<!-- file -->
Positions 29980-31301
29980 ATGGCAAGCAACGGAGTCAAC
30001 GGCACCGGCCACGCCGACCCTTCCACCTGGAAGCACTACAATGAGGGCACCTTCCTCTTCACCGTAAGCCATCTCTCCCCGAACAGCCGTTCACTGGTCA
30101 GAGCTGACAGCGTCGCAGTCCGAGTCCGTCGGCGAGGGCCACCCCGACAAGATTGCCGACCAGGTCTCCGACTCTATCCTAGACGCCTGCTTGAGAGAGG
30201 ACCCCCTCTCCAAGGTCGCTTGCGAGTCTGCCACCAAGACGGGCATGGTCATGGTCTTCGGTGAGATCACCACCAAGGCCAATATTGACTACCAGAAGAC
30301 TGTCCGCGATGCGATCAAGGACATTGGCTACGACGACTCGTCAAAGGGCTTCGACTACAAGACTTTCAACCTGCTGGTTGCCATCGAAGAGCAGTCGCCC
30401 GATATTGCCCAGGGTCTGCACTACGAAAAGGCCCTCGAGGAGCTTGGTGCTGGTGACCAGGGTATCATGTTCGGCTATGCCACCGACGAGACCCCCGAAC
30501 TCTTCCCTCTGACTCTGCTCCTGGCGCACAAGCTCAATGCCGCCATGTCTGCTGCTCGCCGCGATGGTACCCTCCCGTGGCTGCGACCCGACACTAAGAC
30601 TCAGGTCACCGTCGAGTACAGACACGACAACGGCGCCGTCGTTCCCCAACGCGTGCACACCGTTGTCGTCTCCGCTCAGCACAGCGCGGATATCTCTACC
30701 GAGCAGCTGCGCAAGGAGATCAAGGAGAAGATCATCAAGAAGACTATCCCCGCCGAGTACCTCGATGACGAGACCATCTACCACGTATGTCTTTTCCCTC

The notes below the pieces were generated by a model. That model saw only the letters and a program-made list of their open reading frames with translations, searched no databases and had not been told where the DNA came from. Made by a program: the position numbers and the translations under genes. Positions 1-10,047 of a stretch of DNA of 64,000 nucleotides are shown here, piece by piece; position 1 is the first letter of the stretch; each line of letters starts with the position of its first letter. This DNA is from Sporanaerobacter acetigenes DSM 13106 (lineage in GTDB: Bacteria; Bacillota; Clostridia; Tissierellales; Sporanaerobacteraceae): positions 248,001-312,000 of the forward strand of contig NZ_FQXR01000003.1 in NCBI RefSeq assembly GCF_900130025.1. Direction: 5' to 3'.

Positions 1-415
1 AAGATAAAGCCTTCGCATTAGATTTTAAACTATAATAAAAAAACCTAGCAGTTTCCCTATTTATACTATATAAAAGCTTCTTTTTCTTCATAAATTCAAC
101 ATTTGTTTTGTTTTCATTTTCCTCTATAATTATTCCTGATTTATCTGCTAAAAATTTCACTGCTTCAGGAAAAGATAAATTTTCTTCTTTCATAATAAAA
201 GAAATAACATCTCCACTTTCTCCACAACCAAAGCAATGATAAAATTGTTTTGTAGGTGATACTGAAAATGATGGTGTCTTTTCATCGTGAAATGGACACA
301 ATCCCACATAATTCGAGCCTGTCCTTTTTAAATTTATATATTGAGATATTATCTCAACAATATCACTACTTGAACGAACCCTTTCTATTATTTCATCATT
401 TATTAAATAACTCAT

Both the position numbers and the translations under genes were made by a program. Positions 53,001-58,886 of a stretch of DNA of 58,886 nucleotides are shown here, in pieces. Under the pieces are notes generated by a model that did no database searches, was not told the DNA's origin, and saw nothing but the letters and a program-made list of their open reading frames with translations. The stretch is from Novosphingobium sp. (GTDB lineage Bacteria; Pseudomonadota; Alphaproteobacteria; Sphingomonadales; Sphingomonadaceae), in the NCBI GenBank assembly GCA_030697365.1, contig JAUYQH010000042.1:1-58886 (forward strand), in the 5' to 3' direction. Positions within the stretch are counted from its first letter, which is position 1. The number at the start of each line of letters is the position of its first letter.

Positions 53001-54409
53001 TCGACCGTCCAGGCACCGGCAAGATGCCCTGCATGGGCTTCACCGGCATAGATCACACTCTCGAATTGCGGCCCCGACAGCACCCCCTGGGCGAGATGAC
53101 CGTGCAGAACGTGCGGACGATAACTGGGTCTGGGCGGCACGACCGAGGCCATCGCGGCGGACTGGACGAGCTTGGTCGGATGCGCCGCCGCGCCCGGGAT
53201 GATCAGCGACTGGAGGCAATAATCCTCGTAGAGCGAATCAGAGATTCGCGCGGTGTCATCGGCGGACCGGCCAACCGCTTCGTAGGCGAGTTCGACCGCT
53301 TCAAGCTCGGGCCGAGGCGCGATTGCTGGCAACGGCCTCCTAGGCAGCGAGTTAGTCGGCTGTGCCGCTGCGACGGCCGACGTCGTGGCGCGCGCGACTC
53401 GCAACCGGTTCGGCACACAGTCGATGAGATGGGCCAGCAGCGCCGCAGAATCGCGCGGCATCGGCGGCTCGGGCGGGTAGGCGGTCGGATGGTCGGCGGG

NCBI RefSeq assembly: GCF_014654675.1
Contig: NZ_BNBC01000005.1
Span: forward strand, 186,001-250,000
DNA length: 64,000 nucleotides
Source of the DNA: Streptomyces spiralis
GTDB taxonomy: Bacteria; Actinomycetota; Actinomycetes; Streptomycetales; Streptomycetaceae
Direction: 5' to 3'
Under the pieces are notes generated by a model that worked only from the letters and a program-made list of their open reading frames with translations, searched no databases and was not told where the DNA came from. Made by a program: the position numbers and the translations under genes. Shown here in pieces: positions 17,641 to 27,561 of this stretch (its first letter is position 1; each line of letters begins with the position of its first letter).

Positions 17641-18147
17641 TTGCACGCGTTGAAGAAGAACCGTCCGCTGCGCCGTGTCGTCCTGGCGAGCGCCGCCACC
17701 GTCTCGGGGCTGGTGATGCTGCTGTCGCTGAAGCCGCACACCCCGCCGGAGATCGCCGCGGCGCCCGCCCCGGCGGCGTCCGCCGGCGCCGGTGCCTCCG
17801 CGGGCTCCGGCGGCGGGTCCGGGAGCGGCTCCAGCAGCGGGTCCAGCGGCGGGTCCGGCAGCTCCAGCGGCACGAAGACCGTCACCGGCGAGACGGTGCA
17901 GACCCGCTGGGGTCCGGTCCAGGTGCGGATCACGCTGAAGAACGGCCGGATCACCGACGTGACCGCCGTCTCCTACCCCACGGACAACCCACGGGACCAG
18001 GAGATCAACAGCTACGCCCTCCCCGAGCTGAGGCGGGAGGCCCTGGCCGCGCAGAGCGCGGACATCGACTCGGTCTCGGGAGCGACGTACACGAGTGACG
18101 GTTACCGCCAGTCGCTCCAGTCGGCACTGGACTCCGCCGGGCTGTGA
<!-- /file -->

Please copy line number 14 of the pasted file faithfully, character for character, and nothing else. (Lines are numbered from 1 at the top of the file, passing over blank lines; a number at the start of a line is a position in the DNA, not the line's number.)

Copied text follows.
101 ATTTGTTTTGTTTTCATTTTCCTCTATAATTATTCCTGATTTATCTGCTAAAAATTTCACTGCTTCAGGAAAAGATAAATTTTCTTCTTTCATAATAAAA